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Providing perspectives on recent research into vitamins and nutritionals


Expecting Moms: Don't Forget Your Prenatal Supplements!

By Eric Ciappio

There is no more important time in the lifespan for maintaining a healthy diet than during pregnancy. This point in the lifespan is unique since the health of two individuals depends upon the dietary choices of just one, namely mom. Mom's diet has an incredible impact on baby’s health – case in point, the well-known relationship between maternal folic acid intake and neural tube defect prevention. Surprisingly, there is a knowledge gap regarding the diets of expecting moms when it comes to their nutrient intake, particularly when it comes to the so-called “one-carbon nutrients”, like folic acid.

New research from Canada seeks to help address this gap. Masih and colleagues aimed to determine the dietary intake (both from food and supplements) of key one-carbon nutrients – namely folate, vitamin B6, vitamin B12, and choline – among a cohort of pregnant women (n=368). Large proportions of women in this cohort had dietary intakes of folate (41%) and vitamin B6 (50%) lower than the Estimated Average Requirement (EAR), and a staggering 87% of women had choline intakes less than the Adequate Intake. Fortunately, many women were using dietary supplements to improve their intake, particularly once pregnancy was established. Prior to conception, just under 2/3rds (60.1%) of women reported using dietary supplements that contained B-vitamins, but dietary supplement use became nearly ubiquitious once women became pregnant (92.8% and 89.0% in early and late pregnancy, respectively).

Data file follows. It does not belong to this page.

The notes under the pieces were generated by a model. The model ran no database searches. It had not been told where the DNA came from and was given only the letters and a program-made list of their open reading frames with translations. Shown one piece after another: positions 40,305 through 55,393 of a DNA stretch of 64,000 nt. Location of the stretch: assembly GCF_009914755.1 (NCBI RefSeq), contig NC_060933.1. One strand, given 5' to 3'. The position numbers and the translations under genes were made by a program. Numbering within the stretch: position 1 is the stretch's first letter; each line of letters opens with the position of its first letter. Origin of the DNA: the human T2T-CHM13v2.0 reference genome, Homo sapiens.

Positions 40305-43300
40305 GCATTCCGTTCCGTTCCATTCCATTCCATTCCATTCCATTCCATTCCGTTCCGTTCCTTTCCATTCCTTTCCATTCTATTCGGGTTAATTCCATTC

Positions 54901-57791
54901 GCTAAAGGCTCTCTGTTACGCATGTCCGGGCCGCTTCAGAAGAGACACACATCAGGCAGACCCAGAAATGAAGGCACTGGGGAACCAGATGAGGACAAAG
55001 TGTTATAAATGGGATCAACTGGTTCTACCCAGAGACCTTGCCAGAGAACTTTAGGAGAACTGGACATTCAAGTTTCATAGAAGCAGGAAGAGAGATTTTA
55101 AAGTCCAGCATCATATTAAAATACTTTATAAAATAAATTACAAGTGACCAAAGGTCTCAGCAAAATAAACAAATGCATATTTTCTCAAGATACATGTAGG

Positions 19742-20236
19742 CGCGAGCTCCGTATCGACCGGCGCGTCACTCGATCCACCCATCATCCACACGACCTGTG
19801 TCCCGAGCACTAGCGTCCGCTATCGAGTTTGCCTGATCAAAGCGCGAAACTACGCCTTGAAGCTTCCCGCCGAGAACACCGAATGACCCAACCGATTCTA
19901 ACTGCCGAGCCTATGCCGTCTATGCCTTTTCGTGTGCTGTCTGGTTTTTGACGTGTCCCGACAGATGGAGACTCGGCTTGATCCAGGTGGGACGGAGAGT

The optimist could look at these data and say that the majority of pregnant women are meeting their needs, thanks in large part to dietary supplements which contain these important nutrients. The problem is still that nearly half of pregnancies are unplanned, and in certain cases there can be a critical windows of development in which the baby needs additional nutrition (case in point, as the neural tube closes around day 28 of gestation, ensuring adequate folate intake during preconception/very early pregnancy is critical), underscoring the need for more widespread use of prenatal supplements among women of childbearing age. Beyond that, maternal use of a folic acid containing multivitamin during pregnancy is associated with a reduced risk of several pediatric cancers in the offspring, underscoring the need for adequate one-carbon nutrient intake during pregnancy. The message here to the 39.9% of women who are not using a supplement is clear: take a multivitamin that contains B-vitamins including folic acid!

The second message, which prenatal supplement manufacturers should pay attention to is that there is a need to increase the availability of choline-containing prenatal supplements. Clearly, dietary intakes of choline are low, and the majority of women are not meeting their need for this nutrient which plays a role in supporting baby’s development. Both moms and their children will benefit from an increased availability of choline-containing prenatal supplements.


Main Citation:

Masih SP, Plumptre L, Ly A, et al. Pregnant Canadian women  achieve recommended intakes fo one-carbon nutrients through prenatal supplementation but the supplement composition, including choline, requires reconsideration. J Nutr 2015; epub ahead of print.

Supporting Citations:

Cavalli P. Prevention of neural tube defects and proper preiconceptional supplementation. J Prenat Med 2008; 2(4): 40-41.

Ciappio ED, Mason JB, Crott JW. Maternal one-carbon nutrient intake and cancer risk in offspring. Nutr Rev 2011; 69(10): 561-571.

Jiang X, West AA, Caudill MA. Maternal choline supplementation: a nutritional approach for improving offspring health? Trends Endocrinol Metab 2014; 25(5): 263-273.